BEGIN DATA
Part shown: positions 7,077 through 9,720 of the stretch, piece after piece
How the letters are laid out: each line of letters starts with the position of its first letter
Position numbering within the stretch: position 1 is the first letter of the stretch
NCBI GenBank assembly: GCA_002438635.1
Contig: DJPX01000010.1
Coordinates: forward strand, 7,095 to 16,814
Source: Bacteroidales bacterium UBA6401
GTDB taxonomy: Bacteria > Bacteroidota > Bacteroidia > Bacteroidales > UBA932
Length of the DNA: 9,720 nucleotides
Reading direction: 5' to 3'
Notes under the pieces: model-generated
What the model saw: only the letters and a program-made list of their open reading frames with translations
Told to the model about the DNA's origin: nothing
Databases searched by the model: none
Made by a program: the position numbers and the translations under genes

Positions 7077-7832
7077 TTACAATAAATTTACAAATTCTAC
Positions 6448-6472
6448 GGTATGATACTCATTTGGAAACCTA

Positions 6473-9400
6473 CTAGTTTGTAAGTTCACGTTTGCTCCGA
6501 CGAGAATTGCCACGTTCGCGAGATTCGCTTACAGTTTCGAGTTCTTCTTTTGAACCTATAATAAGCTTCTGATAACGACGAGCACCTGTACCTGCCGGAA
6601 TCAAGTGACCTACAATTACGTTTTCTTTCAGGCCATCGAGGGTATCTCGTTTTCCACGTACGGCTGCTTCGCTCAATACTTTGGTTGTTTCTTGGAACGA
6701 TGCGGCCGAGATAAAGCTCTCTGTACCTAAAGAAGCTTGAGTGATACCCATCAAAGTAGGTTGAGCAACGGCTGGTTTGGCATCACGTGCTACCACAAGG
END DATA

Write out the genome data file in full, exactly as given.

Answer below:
Part shown: positions 7,077 through 9,720 of the stretch, piece after piece
How the letters are laid out: each line of letters starts with the position of its first letter
Position numbering within the stretch: position 1 is the first letter of the stretch
NCBI GenBank assembly: GCA_002438635.1
Contig: DJPX01000010.1
Coordinates: forward strand, 7,095 to 16,814
Source: Bacteroidales bacterium UBA6401
GTDB taxonomy: Bacteria > Bacteroidota > Bacteroidia > Bacteroidales > UBA932
Length of the DNA: 9,720 nucleotides
Reading direction: 5' to 3'
Notes under the pieces: model-generated
What the model saw: only the letters and a program-made list of their open reading frames with translations
Told to the model about the DNA's origin: nothing
Databases searched by the model: none
Made by a program: the position numbers and the translations under genes

Positions 7077-7832
7077 TTACAATAAATTTACAAATTCTAC
Positions 6448-6472
6448 GGTATGATACTCATTTGGAAACCTA

Positions 6473-9400
6473 CTAGTTTGTAAGTTCACGTTTGCTCCGA
6501 CGAGAATTGCCACGTTCGCGAGATTCGCTTACAGTTTCGAGTTCTTCTTTTGAACCTATAATAAGCTTCTGATAACGACGAGCACCTGTACCTGCCGGAA
6601 TCAAGTGACCTACAATTACGTTTTCTTTCAGGCCATCGAGGGTATCTCGTTTTCCACGTACGGCTGCTTCGCTCAATACTTTGGTTGTTTCTTGGAACGA
6701 TGCGGCCGAGATAAAGCTCTCTGTACCTAAAGAAGCTTGAGTGATACCCATCAAAGTAGGTTGAGCAACGGCTGGTTTGGCATCACGTGCTACCACAAGG